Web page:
Dear Startup Investor,
Neil here. As you’ve probably heard by now, we’re celebrating something big at the Angels & Entrepreneurs Network: our model portfolio just had its first IPO!
It’s been almost a year since I first sat down with the founding team of Winc – the data-driven winery that uses more than 5 million customer ratings to create new wines.
And when the Research Team recommended it to our readers, it landed at a post-money valuation of $182.5 million.
On IPO day, Winc made its debut with a market cap of about $214 million – only about a 17.3% gain overall.
In the weeks that followed, I’ve gotten lots of questions and comments from our readers about Winc, ranging from elation all the way to disappointment.
And while I can certainly understand that 17.3% is a far cry from the 1,000X returns we hope to find as angel investors, there are a few reasons I’m still calling this one a (big) winner.
1. An IPO is a big deal, no matter how small it is
Look, whether we’re talking about a $100 million company or a trillion-dollar behemoth, all companies that go public have certain things in common.
That’s because traditional IPOs are underwritten by huge financial institutions that act as intermediaries between companies and their investors. It’s a critical part of the market’s risk management systems.
But those underwriters aren’t going to vouch for just any company. Before they’ll even consider an opportunity, they need to see things like:
- Predictable, consistent revenue
- Massive growth potential in a large market
- Extra cash on hand (IPOs aren’t cheap!)
- Audited financials
- And a long-term business plan, complete with financial projections.
It makes sense if you think about it – these underwriters are taking on hundreds of millions of dollars in risk. Naturally, they go the extra mile to cover their, well, you know.
In short, making it to that bell-ringing at all is a massive accomplishment – and it’s one that speaks to a company’s long-term promise.
2. An IPO isn’t always the end – it may be just the beginning
Just because Winc went public at a market cap of $214 million doesn’t mean the company’s doomed to hover near that price for eternity.
If you’ve ever invested in a company on IPO day, you probably know that a great many of those new stocks close out their first day at a loss.
Some of them take months to rev back up. Just look at Apple (AAPL).
Now one of the world’s largest companies, Apple made its public debut on December 12, 1980. And it steadily lost value for the next two years.
But by May 1983, a share of AAPL cost double what it had on Day 1. (And even then, it was only worth 20 cents!)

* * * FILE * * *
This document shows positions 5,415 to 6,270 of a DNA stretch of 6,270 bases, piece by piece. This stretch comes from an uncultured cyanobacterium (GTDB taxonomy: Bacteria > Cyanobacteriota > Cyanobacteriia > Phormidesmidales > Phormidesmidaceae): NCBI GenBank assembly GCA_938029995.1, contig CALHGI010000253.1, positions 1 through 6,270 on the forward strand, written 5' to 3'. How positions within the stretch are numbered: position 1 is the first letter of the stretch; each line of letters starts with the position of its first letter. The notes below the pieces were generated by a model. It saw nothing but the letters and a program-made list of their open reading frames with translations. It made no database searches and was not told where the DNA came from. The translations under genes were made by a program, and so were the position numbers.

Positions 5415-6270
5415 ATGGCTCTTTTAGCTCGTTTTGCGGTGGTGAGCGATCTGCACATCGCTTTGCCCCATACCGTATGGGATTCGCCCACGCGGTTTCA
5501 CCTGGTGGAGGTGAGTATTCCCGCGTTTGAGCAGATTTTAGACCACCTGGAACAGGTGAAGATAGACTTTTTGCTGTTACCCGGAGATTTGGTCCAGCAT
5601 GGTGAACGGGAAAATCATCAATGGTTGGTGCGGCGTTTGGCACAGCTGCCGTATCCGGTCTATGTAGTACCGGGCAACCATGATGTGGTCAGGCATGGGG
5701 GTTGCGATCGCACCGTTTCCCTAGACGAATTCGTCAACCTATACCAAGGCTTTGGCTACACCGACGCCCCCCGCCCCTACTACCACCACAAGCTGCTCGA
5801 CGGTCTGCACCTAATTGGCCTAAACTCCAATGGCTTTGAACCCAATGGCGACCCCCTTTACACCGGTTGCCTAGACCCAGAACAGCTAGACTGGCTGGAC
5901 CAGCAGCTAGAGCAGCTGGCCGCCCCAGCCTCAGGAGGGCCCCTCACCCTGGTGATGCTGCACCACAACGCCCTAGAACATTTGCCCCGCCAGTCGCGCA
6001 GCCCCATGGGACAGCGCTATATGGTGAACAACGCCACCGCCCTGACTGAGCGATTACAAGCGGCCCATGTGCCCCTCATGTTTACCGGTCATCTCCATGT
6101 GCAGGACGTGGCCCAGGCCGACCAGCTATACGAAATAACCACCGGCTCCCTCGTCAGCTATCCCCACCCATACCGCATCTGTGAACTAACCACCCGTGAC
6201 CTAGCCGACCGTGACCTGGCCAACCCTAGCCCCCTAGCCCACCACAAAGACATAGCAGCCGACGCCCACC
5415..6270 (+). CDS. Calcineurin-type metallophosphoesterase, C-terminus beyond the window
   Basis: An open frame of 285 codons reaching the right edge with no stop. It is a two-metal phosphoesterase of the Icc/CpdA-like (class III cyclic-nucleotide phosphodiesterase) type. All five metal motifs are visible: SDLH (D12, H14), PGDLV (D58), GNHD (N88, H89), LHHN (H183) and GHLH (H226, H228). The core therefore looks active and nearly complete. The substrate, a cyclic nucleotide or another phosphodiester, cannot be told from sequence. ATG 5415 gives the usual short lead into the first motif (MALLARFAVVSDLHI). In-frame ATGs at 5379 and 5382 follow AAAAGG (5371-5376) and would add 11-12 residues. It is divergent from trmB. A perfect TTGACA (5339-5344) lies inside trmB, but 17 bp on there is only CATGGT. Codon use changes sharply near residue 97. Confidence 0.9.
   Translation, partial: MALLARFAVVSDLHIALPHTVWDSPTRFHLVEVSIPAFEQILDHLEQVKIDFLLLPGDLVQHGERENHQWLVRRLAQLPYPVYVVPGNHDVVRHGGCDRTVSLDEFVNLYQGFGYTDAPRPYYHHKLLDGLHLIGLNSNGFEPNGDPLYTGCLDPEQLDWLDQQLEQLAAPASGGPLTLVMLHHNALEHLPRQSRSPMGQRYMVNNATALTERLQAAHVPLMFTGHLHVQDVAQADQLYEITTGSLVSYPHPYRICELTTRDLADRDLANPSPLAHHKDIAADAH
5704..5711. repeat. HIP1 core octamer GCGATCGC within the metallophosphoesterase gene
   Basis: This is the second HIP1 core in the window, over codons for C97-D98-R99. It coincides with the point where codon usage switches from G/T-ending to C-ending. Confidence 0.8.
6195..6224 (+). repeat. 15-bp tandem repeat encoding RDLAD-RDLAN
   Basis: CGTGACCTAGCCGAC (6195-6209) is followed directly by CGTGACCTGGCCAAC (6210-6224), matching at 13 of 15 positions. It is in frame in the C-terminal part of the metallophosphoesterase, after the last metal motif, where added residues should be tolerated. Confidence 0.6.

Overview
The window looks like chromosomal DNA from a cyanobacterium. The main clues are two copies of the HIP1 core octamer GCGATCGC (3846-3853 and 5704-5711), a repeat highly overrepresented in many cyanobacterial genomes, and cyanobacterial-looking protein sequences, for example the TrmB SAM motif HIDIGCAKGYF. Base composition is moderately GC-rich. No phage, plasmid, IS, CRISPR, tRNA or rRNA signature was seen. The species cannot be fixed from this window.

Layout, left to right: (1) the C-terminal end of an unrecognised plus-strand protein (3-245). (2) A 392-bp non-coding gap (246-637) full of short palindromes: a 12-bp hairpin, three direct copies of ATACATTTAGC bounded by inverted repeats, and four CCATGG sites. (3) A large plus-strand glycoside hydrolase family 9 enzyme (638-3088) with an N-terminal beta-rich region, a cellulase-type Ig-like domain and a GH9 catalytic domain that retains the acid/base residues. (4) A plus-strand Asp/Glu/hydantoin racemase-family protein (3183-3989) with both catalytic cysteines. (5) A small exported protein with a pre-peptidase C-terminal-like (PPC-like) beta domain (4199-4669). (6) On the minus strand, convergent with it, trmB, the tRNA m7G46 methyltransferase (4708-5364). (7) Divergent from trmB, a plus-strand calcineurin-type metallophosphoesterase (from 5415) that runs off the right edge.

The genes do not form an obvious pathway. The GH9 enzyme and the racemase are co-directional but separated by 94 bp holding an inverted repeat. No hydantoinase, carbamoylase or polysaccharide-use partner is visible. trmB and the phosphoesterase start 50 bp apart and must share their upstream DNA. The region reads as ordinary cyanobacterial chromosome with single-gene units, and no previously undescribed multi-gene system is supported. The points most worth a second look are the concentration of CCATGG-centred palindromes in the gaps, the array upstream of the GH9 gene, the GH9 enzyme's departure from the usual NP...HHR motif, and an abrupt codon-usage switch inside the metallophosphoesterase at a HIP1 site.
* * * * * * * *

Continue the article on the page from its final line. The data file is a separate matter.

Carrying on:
The rest is history. Today, AAPL is $164 per share – a 160,000% gain since its first wobbly steps on the market.
What I mean is: if you still believe in a company’s fundamentals, and you still believe in its founding team… you shouldn’t let its IPO price scare you off. Keep holding – stocks 10X in value all the time.
3. Angel investing is a hits game – it’s all about the big picture
I talk about this all the time: to succeed as an angel investor, you want to have at least 10 companies in your overall portfolio. That’s because, in a “hits game,” you need to spread out your risk across several attempts in order to “hit” a home run.
So, for a typical 10-company portfolio, you might expect to see five go out of business, two break even, two return double your money, and one explode in value (returning insane multiples like 10X, 50X, 100X or more).
So while Winc hasn’t quite made it to that massive growth point yet… we’re still looking at one of the more positive outcomes one should expect, even with an incredible batting average.
Did you invest in Winc? What’s your take on their IPO? Tell us in the comments below – and I’ll be back soon.
I’ve never heard of this company on A&E. I’ve been a member from day one. When was it recommended??
Winc was a recommendation to Neil Patel’s Private Deal Flow.
Have a great day!
I did not invest in Winc. I never heard about it. I never received any email from you for all the time I had been a subscribed member. I had said that in previous emails and I did not even receive any courtesy response to that email either.
Winc was a Private Deal Flow deal, so you may not have seen it if you weren’t subscribed at that time to Neil Patel’s Private Deal Flow. Where did you send your emails about it? I want to make sure your questions and concerns are getting answered regularly.